For much of the past decade, John DeLucie has been New York City’s most sought-after chef. As founding chef and partner of The Waverly Inn, DeLucie and his take on classic American cuisine attracted both the celebrity crowd and serious food fans, who were wowed by his original and eye-opening offerings. The Lion, Crown, Bills Food and Drink and now Bedford & Co has solidified his stature as both a serious chef and restaurateur that has New Yorkers clambering for a reservation.
The Lion has been called “eye-catching” (W Magazine), “the latest addition to the power pantheon” (Time Out New York), and “the edge of the volcano” (Gael Greene) that “has the media, fashion and pretty folks out in force” (Women’s Wear Daily). But it’s not the celebrity clientele that demands the most attention. In the end, it all comes down to John’s simple cooking—a passion that was instilled in him as a little boy.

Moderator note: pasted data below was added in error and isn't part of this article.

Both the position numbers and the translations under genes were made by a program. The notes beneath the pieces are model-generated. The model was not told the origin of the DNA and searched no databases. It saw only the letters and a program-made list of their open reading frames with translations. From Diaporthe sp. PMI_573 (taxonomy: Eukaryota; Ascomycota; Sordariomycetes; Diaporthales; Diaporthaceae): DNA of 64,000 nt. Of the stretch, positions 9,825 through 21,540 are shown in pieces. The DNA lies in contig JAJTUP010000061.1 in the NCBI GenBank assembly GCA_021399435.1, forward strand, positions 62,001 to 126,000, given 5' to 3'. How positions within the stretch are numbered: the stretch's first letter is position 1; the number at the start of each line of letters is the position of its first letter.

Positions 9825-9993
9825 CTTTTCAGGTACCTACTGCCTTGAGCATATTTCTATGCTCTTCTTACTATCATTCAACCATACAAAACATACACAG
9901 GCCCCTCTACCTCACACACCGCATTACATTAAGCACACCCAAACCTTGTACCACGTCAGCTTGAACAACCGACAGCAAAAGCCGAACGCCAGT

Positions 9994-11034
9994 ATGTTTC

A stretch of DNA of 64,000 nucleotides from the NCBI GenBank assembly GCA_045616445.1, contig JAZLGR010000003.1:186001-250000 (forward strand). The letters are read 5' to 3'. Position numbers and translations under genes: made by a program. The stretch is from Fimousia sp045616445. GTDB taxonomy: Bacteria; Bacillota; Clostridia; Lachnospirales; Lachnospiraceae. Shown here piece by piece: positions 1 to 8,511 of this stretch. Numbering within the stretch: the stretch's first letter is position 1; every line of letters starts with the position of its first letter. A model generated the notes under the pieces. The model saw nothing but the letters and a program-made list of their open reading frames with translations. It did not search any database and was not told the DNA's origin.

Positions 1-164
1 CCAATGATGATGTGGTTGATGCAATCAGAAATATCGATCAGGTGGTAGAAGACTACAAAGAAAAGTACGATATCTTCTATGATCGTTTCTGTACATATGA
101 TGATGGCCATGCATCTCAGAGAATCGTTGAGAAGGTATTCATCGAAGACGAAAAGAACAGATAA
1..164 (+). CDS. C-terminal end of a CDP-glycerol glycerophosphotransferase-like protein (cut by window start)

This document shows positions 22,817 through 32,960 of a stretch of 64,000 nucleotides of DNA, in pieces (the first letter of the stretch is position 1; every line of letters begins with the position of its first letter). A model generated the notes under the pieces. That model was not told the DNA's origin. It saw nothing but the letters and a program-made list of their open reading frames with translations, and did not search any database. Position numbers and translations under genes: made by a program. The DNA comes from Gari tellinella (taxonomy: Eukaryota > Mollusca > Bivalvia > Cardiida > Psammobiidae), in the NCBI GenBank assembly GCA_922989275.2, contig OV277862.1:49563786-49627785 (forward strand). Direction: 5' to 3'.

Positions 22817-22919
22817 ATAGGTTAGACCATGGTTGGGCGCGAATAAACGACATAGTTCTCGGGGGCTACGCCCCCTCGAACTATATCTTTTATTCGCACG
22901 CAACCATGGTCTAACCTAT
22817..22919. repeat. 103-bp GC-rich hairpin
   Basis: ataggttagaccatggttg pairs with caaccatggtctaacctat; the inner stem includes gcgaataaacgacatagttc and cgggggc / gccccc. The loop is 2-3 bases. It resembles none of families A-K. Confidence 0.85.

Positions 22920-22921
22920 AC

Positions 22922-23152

DeLucie’s Italian grandfather owned a fruit and vegetable market, and would bring home a bounty of fresh produce for his grandmother to turn into meals showcasing fresh seasonal flavors. Those early taste lessons left a lasting impression: Although John tried his hand at a few 9-to-5 jobs after graduating from NYU, he eventually gave in to his natural culinary curiosity, first taking courses at New York’s New School for Culinary Arts, and then getting his first food job, chopping 40-pound bags of onions in the back room of Dean & DeLuca on Prince Street. After a tour of Europe’s great cuisine centers—France and Italy, DeLucie began to sculpt his own cooking style, fusing modern and European cooking techniques. Upon returning to the States, John landed a job in the kitchen of the groundbreaking Southwestern eatery, Arizona 206 which received 3 stars from the New York Times. In 1996, he took over as Chef de Cuisine at the venerable seafood restaurant Oceana under the tutelage of Chef Rick Moonan. Today, DeLucie’s style remains as distinctively simple as it is universally praised.